Daily Highlights: 11.5.09

Tyler Durden's picture

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HEHEHE's picture

I've taken my beating on shorting the Chinese.  I give up.  They win. 

Bearish Spirits's picture

Whew.  Thankfully we had the EUR magically strengthen overnight to keep the markets positive prior to the data this morning. 

Remember: Productivity is skewed by C4C.  Also, as more manufacturing jobs are cut with a shrinking force, productivity goes parabolic.  Capacity utilization continues to stay low.  No matter what Liesman says, this throws off warning signs.

The indices continue up after bad same-store sales reports from Kohl's and JCPenney's.  Uh huh.

reading's picture

parabolic seems to be an understatement...they will stop at nothing to continue to hold this thing up at all costs.

Anonymous's picture

Took my beatings with China. Their eCONomy has issue but the weak dollar, bank loaning stimulas, and belief that China will save the world are helping prop up their markets. Eventually, they will topple over but not before the market takes a few more dollars from the shorters. Wait until the market starts to go down and miss the first 10% move.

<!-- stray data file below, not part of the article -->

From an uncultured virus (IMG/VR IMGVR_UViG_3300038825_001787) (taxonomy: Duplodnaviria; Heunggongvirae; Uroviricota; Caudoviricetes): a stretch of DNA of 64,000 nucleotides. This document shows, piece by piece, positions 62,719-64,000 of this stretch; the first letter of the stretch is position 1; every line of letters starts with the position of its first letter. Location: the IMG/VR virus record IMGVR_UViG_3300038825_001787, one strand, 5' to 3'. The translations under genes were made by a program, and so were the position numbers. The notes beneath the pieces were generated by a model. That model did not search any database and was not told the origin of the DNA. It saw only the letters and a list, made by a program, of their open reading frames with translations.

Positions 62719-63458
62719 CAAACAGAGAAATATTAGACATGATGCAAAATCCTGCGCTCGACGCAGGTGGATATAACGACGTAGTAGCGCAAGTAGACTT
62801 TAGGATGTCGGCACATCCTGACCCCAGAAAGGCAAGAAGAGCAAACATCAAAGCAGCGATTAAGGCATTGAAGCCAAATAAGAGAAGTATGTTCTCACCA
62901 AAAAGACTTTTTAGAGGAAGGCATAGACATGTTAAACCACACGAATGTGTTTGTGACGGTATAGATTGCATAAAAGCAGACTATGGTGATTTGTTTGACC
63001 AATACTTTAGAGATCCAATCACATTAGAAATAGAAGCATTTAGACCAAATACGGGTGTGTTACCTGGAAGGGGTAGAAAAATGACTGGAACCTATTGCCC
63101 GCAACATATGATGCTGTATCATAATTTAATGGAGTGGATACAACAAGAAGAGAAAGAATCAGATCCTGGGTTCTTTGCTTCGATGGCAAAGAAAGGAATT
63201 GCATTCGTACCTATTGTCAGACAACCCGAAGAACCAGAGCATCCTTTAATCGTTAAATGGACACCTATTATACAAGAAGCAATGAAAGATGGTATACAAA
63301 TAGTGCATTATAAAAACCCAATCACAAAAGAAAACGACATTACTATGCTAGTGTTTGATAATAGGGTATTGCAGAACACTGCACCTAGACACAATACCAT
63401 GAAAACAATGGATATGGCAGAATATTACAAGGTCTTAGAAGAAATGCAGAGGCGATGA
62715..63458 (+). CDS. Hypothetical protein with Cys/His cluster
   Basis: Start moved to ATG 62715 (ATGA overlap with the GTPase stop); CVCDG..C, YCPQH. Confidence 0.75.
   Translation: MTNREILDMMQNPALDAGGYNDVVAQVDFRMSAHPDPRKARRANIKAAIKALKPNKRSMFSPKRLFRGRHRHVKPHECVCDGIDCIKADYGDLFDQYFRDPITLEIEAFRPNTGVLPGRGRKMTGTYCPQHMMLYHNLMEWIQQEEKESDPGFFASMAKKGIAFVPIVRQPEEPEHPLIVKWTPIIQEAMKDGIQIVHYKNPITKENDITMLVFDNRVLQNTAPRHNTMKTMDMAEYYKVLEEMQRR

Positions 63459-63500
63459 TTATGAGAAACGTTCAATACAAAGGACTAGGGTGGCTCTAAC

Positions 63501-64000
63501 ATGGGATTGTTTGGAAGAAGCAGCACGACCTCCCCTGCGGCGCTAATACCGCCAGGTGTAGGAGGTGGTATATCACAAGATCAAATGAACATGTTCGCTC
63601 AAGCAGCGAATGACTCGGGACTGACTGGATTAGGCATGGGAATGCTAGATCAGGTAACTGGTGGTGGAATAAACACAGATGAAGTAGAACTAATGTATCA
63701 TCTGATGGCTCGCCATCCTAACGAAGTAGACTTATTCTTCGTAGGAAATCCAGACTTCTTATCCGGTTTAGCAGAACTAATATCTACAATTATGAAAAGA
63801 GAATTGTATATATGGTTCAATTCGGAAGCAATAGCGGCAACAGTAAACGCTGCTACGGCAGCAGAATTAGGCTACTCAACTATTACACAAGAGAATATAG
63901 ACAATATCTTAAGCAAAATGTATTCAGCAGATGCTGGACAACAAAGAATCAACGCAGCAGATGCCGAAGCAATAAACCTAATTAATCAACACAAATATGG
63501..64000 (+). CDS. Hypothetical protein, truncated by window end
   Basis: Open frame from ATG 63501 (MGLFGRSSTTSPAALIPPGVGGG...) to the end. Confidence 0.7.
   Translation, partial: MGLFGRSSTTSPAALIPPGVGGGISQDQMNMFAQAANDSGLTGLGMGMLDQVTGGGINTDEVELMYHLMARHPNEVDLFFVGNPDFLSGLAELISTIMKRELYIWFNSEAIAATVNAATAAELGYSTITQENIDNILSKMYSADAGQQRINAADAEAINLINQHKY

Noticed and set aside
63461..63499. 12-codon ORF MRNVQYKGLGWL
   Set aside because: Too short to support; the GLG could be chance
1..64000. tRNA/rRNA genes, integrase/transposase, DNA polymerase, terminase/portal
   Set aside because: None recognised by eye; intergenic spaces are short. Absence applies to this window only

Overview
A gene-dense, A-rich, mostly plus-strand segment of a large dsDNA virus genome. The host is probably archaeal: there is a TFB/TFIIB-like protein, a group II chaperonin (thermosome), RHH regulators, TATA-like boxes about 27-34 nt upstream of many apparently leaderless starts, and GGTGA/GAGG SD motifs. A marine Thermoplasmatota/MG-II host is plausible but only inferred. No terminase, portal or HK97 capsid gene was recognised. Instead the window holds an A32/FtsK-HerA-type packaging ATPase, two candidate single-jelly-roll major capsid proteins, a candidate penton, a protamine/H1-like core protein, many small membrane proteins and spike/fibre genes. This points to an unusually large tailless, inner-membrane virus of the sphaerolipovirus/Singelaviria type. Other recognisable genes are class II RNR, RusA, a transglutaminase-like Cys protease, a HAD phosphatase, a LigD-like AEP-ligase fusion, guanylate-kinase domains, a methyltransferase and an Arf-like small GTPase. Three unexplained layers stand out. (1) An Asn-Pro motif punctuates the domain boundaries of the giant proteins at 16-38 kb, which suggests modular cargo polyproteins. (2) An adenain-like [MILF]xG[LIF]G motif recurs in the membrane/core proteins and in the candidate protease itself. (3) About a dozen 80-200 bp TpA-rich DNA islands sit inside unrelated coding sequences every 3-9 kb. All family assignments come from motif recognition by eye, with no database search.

glenlloyd's picture

As a very good example of why bailouts don't work and how circumventing the system has negative consequences, witness GM now deciding not to sell Opel / Vauxhall. Had we not bailed out GM there would have been no question.

For all the new GSE's out there sucking at the govt. teet, likely in perpetuity, there are no consequences...no failure.

Anonymous's picture

"No question" at all - and now look at the wave's this crappy deal has caused. http://www.newsy.com/videos/gm_opts_to_keep_opel

Anonymous's picture

I'm assuming the chinese export curb on "critical" raw materials has to do with rare earths. I found this op-ed piece two months ago and believe it's an important read and very revelant now. BTW it was written in 2006.


The part I find most interesting is that China announced the restrictions on rare earth mineral exports only a few days before they announced there derivative default stance. And there are no derivatives on rare earths, it's a pure supply and demand scenario and china controls the supply. I bet Goldman would just love to take control of rare earth pricing through derivatives, however, I suspect China won't let that happen.